On December 23, 2020, Diemert filed a complaint with the Equal Employment Opportunity Commission, saying that the principles of RSJI create a racially hostile and discriminatory workplace. The city’s human resources department investigated the complaint. Diemert was not particularly surprised when the chief investigator cleared the city of any wrongdoing, since he himself was part of an entity operating under the RSJI banner.
Diemert’s lawsuit, which was amended last month to include additional allegations that Seattle violated local and state law, alleges the city has pervasively violated his constitutional rights. The Pacific Legal Foundation (PLF), a libertarian public interest law firm, is representing him.
“The freedom to be treated with dignity and to be treated as an individual regardless of skin color is something that the Pacific Legal Foundation absolutely protects and advocates,” says PLF attorney Andrew Quinio. “And that’s why we took Joshua’s case.”
The city of Seattle did not respond to a request for comment.
“Diversity, Equity and Inclusion” is the mantra of a training module of sorts that purports to eliminate racism in schools, businesses and government. Related concerns about “critical race theory”—a not-always-well-defined concept often lumped together with the work of consultants like Okun—have become central to Republican Party campaigns against alleged political indoctrination in K-12 education, government contracts, and corporate America.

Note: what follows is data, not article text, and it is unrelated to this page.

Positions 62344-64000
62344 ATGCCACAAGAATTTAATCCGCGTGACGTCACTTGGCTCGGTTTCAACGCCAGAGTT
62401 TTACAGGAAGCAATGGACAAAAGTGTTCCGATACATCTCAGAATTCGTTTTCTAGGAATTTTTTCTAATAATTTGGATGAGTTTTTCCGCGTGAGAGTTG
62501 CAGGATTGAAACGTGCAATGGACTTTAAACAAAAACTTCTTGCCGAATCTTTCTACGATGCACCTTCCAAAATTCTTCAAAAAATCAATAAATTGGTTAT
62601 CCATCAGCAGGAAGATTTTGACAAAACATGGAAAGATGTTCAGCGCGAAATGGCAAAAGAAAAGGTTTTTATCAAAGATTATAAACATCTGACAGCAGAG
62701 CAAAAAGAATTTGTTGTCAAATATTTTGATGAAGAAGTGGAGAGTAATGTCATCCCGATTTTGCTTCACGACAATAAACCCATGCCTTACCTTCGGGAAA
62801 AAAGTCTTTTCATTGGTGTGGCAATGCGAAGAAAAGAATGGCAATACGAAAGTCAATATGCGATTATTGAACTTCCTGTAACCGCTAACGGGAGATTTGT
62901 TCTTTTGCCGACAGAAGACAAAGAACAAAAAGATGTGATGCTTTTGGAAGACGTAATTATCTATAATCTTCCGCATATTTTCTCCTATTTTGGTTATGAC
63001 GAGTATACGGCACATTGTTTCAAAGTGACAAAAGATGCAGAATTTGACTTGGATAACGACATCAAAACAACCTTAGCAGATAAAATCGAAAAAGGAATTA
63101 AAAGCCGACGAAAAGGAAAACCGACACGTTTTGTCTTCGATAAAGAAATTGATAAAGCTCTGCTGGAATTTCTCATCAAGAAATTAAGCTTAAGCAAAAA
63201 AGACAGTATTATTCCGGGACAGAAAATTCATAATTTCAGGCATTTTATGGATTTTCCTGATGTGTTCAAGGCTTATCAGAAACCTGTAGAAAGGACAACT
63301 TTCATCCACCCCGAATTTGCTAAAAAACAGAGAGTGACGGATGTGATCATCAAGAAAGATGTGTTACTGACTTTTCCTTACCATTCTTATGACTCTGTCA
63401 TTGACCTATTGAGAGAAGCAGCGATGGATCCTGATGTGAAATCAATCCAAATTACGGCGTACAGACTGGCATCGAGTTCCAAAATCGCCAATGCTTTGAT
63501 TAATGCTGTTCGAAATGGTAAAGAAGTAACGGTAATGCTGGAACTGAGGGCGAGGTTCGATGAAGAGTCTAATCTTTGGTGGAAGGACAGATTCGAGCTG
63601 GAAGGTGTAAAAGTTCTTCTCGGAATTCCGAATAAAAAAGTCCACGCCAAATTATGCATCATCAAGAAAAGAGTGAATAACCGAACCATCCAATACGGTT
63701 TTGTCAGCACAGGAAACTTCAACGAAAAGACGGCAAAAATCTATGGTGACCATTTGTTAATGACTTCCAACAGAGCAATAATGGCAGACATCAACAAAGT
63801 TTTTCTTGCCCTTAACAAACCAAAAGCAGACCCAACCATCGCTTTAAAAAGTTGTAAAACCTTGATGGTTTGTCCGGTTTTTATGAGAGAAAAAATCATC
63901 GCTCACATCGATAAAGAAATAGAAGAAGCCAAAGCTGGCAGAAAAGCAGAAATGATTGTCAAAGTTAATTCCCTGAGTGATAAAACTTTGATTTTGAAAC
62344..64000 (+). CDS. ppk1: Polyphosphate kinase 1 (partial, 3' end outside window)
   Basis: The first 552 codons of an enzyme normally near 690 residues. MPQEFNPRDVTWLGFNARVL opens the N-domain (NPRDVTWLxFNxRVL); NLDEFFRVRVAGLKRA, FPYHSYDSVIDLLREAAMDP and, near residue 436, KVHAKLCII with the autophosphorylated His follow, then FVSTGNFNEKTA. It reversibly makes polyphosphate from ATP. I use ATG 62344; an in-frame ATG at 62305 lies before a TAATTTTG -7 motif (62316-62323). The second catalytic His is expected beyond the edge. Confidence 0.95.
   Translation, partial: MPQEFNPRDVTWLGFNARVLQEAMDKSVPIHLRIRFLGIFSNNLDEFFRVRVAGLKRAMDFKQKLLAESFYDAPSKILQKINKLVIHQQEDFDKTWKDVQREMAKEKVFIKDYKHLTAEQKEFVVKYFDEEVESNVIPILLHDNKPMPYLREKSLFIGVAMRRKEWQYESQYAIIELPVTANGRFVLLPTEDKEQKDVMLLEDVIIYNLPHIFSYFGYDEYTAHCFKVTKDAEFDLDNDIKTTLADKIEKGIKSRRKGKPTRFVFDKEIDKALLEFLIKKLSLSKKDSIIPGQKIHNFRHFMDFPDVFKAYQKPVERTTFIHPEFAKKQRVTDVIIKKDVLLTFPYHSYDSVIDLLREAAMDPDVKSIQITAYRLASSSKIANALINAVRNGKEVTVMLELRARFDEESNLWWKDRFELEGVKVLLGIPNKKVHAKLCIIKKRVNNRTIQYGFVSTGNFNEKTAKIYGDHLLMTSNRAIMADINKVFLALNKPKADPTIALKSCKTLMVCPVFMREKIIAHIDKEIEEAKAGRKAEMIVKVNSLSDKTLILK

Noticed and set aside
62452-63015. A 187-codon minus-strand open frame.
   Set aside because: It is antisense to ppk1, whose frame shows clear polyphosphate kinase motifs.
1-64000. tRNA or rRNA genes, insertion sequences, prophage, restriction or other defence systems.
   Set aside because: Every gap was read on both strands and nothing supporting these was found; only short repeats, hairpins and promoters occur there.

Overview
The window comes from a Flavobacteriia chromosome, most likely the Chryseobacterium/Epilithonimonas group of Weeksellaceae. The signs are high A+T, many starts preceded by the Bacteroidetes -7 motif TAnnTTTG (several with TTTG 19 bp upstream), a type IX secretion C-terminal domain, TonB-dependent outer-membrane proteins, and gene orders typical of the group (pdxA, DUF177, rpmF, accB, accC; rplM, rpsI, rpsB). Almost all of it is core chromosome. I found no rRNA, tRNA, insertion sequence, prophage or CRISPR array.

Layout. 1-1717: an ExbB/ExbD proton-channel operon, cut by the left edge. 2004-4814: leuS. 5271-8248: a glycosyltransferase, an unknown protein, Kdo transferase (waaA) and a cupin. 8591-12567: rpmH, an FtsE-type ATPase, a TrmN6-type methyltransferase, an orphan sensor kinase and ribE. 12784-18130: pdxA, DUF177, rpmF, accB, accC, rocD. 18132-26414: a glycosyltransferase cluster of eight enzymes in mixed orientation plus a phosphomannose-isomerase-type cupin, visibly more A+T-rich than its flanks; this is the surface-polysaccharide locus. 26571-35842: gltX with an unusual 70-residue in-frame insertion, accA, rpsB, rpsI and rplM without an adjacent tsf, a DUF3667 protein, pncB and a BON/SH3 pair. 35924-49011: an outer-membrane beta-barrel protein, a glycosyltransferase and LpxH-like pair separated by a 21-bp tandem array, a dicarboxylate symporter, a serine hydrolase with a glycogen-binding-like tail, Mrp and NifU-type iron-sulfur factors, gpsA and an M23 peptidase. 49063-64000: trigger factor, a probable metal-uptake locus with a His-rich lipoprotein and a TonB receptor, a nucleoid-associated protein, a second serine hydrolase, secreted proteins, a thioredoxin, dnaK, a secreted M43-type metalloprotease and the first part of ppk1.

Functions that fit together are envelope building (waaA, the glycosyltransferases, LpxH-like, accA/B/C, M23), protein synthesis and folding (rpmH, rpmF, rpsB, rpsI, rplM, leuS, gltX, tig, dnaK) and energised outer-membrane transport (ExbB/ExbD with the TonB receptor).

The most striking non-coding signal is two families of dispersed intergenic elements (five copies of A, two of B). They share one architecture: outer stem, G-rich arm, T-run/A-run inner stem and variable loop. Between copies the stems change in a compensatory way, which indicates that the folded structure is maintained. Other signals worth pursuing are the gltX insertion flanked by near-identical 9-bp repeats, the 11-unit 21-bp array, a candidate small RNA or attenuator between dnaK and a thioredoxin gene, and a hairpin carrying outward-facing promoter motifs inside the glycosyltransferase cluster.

Some liberals argue that these concerns are overblown and correctly point out that GOP efforts to clean up critical race theory are often as confusing as the concept itself. Even the Canadian psychologist Jordan Peterson, known for his anti-vigilance criticism, advised against tries to forbid teaching concepts from critical race theory in schools.
But it should not be controversial to state that the government should not practice racial discrimination, especially in the name of promoting anti-racism. And whatever the initial intent, Okun’s work on a culture of white supremacy has clearly hurt many workplaces — something that hasn’t escaped her notice.
Her work, she insisted, “was put to good use by many, many people.” But she admits that wasn’t always the case. “I heard a story about a young white man here, who went after a black woman who was his superior with a list,” she told The Intercept. “I’ve heard of young white men attacking both white bosses and bosses of people of color. I’ve heard of blacks, natives and employees of color going against white bosses. So [the work] it was abused by lots and lots of people.”